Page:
considered whether a foreign sovereign that has a mutual legal assistance treaty with the U.S. circumvents that treaty by filing a Section 1782 application in the district court.

Moving on to Judge Engelmayer’s conclusion that it would be “improper” for Nigeria to use the materials being sought in a related proceeding in England focusing on the corruption allegations, the panel agreed with Nigeria that this was an error since the English proceedings clearly qualify as a “proceeding in a foreign or international tribunal” within the meaning of Section 1782.

Counsel for VR Advisory declined to comment. Counsel for Nigeria did not immediately respond to a request for comment.

In its petition, Nigeria said it was seeking information that would aid its prosecution of former government officials who allegedly accepted the bribes from P & ID in exchange for the contract for a lucrative gas supply and processing agreement, which later led to the massive arbitral award.

The dispute between the parties has lasted for nearly a decade, arising out of a contract P & ID signed with Nigeria’s Ministry of Petroleum Resources in 2010. Under the pact, Nigeria had agreed to supply the company with natural gas for a gas processing facility that was to be built on Nigerian coastland with the goal of resolving the country’s growing electricity crisis.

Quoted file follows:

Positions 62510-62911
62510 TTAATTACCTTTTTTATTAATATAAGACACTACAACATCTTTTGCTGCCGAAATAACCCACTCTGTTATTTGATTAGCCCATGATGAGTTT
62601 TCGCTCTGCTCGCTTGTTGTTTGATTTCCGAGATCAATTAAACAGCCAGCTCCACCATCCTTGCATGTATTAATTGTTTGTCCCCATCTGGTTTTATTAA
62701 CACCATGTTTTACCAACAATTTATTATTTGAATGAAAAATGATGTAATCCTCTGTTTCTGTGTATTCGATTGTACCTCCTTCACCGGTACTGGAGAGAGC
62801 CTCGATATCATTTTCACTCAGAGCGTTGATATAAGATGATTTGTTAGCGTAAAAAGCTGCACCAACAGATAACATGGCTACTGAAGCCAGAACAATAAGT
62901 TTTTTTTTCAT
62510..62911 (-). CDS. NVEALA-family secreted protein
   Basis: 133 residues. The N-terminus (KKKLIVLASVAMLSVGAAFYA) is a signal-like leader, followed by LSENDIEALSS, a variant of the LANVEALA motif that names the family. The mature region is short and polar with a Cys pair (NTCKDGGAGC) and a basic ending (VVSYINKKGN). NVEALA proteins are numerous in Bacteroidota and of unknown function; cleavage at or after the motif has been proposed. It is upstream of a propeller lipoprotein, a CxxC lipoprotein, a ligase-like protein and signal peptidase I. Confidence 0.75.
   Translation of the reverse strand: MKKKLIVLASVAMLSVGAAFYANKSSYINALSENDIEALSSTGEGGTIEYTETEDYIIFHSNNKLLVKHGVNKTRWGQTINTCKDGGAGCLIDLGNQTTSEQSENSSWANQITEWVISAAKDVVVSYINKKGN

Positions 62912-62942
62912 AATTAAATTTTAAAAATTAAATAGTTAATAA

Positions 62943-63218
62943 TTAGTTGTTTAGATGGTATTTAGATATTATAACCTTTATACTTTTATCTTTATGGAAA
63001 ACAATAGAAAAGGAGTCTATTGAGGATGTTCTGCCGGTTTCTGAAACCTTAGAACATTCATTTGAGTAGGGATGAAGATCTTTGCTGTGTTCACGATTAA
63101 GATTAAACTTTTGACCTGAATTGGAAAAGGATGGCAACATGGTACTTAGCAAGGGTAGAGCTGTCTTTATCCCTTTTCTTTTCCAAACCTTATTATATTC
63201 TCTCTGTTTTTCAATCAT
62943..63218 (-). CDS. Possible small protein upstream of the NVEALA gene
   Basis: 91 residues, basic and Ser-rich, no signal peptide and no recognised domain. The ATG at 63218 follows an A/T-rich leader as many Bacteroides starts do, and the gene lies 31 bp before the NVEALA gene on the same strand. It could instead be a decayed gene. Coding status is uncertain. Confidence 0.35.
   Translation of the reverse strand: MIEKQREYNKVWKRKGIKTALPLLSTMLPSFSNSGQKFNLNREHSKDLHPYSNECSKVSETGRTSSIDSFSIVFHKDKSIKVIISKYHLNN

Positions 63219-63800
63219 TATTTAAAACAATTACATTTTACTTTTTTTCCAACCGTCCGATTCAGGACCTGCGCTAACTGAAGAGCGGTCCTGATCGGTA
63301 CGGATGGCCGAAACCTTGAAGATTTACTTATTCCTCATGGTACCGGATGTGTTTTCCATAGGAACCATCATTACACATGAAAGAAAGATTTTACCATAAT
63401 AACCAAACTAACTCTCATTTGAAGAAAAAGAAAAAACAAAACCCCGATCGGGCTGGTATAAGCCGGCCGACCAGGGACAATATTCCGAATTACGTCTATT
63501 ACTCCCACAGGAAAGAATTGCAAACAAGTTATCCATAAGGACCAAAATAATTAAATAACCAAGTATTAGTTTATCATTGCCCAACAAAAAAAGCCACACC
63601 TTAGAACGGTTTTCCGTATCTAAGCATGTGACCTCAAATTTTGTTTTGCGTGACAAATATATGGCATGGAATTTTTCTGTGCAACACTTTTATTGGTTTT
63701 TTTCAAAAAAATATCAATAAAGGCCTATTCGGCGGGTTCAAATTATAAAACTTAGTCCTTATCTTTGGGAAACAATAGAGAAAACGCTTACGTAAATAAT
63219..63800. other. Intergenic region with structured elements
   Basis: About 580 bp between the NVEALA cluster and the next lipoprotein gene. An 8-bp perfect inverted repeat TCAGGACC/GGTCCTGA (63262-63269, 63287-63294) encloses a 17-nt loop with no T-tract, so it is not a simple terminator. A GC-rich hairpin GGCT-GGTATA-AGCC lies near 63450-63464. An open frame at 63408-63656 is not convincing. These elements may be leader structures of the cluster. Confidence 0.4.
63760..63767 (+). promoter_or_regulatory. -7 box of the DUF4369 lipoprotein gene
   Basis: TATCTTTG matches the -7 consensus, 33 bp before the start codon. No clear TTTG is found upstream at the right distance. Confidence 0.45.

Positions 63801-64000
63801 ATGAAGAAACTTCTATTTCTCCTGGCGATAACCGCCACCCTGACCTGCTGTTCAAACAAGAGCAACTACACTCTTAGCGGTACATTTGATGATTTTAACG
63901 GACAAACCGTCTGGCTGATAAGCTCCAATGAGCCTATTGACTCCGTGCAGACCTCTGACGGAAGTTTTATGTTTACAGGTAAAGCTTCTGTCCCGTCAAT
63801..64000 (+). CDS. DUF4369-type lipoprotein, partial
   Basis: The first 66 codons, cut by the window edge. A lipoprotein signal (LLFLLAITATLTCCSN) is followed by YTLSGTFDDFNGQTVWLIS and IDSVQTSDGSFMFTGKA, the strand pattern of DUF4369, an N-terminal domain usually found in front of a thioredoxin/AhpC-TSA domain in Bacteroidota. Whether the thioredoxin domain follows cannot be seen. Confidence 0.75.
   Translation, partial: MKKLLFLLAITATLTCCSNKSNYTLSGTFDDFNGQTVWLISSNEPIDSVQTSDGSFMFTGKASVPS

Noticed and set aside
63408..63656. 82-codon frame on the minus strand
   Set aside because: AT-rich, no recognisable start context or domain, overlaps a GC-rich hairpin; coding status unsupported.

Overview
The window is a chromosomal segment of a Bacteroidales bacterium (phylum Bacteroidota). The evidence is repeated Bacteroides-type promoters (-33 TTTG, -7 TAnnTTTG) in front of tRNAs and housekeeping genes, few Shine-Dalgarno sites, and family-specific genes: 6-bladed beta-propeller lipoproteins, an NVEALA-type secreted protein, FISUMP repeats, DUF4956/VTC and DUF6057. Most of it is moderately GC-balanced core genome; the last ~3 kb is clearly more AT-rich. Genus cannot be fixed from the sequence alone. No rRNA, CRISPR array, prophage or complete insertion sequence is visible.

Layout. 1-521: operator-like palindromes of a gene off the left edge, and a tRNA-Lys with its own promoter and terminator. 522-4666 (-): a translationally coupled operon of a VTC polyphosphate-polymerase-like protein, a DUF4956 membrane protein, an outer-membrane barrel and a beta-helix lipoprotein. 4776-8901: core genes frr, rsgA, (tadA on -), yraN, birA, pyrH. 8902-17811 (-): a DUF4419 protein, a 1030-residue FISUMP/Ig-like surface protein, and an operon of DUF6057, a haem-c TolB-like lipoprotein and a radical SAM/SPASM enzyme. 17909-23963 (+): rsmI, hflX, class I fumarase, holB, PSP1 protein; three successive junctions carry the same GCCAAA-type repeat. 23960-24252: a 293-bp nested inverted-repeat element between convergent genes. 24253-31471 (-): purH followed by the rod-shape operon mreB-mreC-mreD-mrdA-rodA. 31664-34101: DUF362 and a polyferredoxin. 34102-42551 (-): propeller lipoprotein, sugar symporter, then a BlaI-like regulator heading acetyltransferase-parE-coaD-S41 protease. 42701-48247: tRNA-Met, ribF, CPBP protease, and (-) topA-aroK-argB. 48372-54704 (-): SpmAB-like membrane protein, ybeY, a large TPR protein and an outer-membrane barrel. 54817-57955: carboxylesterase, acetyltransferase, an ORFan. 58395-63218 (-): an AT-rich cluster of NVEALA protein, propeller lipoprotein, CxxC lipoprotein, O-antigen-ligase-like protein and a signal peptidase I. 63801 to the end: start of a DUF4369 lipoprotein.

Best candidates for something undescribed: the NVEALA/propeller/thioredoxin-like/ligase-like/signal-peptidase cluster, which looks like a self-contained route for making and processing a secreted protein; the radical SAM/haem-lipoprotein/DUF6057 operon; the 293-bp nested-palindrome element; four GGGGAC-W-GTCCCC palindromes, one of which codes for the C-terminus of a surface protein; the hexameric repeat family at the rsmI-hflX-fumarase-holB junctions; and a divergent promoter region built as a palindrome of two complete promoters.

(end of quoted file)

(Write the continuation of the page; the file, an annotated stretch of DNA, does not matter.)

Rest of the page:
But the project never materialised, falling apart after the government failed to uphold its end of the bargain.

Process and Industrial Developments took the dispute to arbitration in 2012, and the tribunal concluded that Nigeria was liable for breaching the agreement. It awarded the company $6.6 billion in early 2017, an amount that had ballooned to more than $10 billion with interest as of early 2021.

In recent years, however, Nigeria has been pushing courts in the United Kingdom to set aside the award on the basis of recently uncovered evidence of alleged fraud. The country argues the facility would not have been built anyway, since P&ID lacked the infrastructure or ability to perform under the deal, and that the contract had been obtained through bribery.

It has also accused the company of building its case before the arbitral tribunal on fabricated evidence and perjured testimony from its co-founder Michael Quinn, “a notorious music promoter and weapons dealer,” according to Nigeria.

A UK court is expected to hold a trial on these allegations in early 2023.

P&ID, for its part, has strenuously objected to any allegations of wrongdoing, calling criminal investigations and prosecutions in Nigeria “part of an illegitimate and abusive campaign designed to evade a politically damaging commercial debt.”

Senior Circuit Judge Gerard E. Lynch and Circuit Judges Susan L. Carney and Richard J. Sullivan sat on the panel for the Second Circuit.

VR Advisory was represented by Michael S. Kim, Zachary Rosenbaum, Josef M. Klazen and Darryl Stein of Kobre & Kim. On the other hand, Nigeria was represented by Alexander D. Pencu, Christopher J. Major and Austin D. Kim of Meister Seelig & Fein LLP.